RealTime IT News

Regulators Looking at AOL-Netscape Merger

Federal antitrust regulators are reportedly seeking additional information from America Online Inc. and Netscape Communications Corp. about their pending merger.

According to published reports, the U.S. Justice Department has requested information under the Hart-Scott-Rodino antitrust act, although neither the government nor the companies would elaborate. That act requires all mergers to be submitted to the Justice Department's antitrust division and the Federal Trade Commission for review.

A merger can only proceed if no additional information is demanded by the government agencies within 30 days of the merger. If the government seeks additional information, regulators are giving 20 days after asking for it to try and block a deal.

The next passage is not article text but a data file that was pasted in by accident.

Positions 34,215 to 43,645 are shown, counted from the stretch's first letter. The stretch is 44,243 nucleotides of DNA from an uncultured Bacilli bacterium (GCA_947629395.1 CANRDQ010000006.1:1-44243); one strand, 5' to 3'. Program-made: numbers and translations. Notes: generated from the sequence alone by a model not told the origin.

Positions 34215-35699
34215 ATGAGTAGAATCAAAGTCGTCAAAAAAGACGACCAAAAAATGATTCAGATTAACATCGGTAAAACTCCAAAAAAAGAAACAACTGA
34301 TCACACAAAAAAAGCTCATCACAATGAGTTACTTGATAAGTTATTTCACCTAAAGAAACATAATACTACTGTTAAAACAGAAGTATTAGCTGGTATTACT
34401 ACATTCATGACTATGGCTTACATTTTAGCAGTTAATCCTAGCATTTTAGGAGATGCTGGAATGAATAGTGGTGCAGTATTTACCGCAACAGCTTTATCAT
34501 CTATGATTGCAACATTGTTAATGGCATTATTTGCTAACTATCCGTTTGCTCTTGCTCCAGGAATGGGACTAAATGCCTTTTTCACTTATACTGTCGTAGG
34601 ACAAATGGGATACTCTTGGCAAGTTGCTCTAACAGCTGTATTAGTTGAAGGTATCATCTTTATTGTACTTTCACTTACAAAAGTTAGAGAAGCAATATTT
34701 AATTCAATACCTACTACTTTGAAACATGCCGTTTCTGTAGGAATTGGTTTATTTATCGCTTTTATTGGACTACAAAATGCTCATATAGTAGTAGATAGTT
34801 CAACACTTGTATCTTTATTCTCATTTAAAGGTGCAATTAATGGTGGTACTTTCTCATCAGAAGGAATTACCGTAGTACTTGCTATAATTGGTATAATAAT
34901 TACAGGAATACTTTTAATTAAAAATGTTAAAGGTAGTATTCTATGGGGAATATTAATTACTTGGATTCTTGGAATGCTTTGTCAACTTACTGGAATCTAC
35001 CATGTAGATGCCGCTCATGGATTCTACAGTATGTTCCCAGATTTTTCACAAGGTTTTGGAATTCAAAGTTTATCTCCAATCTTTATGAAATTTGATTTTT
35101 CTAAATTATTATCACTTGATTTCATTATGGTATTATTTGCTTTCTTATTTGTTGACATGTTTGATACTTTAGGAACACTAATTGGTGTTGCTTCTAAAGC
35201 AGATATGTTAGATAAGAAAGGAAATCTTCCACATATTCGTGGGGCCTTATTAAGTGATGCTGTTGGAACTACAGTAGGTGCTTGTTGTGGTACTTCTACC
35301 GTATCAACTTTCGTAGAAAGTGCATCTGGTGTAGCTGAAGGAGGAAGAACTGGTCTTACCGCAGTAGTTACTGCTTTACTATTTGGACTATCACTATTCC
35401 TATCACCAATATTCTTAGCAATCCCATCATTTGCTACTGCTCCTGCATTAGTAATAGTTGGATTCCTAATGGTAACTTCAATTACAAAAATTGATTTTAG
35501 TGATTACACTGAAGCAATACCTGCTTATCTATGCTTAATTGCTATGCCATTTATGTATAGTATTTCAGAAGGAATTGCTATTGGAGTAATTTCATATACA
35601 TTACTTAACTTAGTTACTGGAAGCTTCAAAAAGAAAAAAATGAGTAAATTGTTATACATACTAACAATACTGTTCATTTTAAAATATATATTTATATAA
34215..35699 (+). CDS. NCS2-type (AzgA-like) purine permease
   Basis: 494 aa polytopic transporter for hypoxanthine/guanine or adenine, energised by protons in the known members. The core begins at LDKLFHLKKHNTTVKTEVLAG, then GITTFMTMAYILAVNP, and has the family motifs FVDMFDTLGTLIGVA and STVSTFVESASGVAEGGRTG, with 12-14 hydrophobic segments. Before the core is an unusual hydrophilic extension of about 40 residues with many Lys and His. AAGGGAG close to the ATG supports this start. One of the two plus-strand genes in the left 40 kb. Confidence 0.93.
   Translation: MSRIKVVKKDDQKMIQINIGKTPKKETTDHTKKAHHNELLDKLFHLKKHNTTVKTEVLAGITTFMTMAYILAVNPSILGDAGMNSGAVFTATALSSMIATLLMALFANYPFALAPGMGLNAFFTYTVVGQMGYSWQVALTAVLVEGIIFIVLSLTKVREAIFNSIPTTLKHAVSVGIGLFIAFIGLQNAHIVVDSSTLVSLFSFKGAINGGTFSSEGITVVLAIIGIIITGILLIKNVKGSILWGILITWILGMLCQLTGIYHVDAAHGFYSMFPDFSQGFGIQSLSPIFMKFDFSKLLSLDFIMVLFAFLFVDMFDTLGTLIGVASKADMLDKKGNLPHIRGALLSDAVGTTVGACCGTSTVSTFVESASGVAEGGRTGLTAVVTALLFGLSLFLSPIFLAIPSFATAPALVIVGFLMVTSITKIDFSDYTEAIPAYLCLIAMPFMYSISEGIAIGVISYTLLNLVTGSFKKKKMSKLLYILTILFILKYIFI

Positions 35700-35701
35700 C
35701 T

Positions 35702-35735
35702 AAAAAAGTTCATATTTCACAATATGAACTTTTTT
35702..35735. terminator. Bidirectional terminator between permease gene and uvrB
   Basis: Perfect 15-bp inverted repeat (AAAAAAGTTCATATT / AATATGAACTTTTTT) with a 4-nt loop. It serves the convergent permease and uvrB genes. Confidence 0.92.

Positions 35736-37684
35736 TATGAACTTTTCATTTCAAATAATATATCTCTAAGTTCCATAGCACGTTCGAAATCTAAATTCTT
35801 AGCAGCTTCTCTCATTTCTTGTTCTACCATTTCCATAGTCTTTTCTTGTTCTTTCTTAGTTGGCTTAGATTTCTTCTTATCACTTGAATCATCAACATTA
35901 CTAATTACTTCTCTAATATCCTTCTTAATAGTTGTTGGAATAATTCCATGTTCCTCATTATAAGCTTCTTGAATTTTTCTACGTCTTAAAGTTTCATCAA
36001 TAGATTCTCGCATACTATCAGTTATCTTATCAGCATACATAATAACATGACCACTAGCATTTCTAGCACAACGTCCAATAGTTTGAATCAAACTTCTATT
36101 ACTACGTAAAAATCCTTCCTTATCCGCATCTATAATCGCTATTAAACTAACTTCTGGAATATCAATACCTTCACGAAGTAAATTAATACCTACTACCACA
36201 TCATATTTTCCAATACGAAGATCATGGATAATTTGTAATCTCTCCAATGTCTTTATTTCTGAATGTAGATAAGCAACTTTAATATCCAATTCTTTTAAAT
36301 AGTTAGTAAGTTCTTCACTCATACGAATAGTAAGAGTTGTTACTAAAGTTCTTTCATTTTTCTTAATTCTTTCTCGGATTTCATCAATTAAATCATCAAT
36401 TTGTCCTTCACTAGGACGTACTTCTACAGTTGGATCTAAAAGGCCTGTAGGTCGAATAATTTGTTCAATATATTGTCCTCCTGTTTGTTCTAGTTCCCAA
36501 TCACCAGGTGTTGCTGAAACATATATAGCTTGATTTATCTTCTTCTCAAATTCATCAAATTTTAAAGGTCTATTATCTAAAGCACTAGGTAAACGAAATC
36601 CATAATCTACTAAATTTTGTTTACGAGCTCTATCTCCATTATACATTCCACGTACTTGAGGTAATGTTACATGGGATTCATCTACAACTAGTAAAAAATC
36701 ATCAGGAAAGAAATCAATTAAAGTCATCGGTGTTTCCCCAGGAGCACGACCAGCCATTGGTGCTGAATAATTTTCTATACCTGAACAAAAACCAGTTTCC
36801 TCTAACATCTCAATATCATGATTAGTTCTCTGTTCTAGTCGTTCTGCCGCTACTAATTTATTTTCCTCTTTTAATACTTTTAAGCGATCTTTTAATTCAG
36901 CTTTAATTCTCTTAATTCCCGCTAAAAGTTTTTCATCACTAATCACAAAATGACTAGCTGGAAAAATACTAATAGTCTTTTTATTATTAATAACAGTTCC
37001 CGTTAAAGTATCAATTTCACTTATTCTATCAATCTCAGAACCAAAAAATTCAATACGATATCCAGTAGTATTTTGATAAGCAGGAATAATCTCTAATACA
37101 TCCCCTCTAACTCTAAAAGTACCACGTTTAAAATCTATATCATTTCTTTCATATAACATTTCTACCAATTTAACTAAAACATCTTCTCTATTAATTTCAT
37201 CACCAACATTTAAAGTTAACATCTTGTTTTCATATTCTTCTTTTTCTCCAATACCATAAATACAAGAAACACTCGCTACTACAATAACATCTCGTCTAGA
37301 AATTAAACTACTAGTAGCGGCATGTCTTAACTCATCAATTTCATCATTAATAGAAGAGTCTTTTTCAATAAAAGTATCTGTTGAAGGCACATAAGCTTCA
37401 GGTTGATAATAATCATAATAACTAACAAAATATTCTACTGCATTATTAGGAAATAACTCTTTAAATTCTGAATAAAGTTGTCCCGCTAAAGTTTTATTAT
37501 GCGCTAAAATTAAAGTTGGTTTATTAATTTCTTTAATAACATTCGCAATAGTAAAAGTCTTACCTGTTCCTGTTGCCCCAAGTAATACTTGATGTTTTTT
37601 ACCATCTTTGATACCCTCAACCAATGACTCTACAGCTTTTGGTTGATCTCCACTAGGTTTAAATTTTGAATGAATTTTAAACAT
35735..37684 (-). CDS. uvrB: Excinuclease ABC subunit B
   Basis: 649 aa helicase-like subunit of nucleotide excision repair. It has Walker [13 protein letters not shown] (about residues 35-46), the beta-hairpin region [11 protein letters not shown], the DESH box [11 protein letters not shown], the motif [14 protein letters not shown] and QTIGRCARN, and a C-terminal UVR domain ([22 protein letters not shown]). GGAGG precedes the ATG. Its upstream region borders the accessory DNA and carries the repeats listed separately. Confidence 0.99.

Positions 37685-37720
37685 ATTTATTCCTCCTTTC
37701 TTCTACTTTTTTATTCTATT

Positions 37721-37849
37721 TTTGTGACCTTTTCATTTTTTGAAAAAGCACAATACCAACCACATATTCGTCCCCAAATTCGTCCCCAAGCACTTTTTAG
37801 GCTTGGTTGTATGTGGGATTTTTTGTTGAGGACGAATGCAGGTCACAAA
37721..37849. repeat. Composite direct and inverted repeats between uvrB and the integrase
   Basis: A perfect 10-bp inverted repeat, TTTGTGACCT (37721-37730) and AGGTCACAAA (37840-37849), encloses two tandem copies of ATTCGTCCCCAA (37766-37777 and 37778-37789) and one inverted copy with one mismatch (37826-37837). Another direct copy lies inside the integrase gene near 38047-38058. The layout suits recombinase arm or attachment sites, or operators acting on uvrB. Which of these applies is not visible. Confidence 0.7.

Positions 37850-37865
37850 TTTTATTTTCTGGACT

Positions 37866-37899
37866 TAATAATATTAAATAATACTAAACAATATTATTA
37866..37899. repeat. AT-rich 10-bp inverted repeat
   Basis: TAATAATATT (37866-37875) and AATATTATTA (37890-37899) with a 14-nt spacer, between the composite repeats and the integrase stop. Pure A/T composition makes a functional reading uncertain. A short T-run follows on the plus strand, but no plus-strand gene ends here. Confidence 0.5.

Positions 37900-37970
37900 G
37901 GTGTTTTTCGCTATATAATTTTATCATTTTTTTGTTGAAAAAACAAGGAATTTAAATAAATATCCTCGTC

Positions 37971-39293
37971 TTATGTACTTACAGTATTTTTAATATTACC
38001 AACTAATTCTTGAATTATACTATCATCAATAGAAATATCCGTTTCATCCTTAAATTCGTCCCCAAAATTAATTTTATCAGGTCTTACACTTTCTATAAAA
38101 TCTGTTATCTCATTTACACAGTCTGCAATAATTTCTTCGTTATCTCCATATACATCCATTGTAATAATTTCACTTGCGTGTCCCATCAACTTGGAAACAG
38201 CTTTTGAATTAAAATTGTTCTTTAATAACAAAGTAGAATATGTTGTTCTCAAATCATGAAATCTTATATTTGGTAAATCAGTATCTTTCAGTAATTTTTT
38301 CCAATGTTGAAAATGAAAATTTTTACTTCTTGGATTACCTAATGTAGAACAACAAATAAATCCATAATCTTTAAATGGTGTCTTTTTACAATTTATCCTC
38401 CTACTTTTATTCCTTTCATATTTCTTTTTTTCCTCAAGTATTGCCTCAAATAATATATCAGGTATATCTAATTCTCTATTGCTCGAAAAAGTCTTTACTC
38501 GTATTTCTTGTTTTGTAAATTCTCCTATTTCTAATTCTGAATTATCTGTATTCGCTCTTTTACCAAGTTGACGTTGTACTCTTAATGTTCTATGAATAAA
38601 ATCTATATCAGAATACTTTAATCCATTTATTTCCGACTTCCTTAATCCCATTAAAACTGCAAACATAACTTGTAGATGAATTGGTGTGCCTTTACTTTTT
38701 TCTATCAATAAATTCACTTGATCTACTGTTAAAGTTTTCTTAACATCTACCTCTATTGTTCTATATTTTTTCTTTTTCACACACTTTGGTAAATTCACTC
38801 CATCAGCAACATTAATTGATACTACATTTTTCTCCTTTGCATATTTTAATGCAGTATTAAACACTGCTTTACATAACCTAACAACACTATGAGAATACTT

The request is not an attempt to block the merger, but it does suggest the government will be giving it increased scrutiny.

The two companies agreed to a $4.2 billion marriage in November. However, the deal is now valued at $6.5 billion due to the increase in AOL's current trading price.

Justice's request comes as it is involved in a widescale antitrust investigation against Microsoft Corp. Microsoft's chiefs say AOL's acquisitions of Netscape, CompuServe and Mirabilis prove competition is working and that the antitrust trial is unnecessary.

Shortly after the AOL-Netscape deal was announced, U.S. District Judge Thomas Penfield Jackson, who's handling the antitrust trial, said the deal might cause "a very significant change in the playing field as far as this industry is concerned."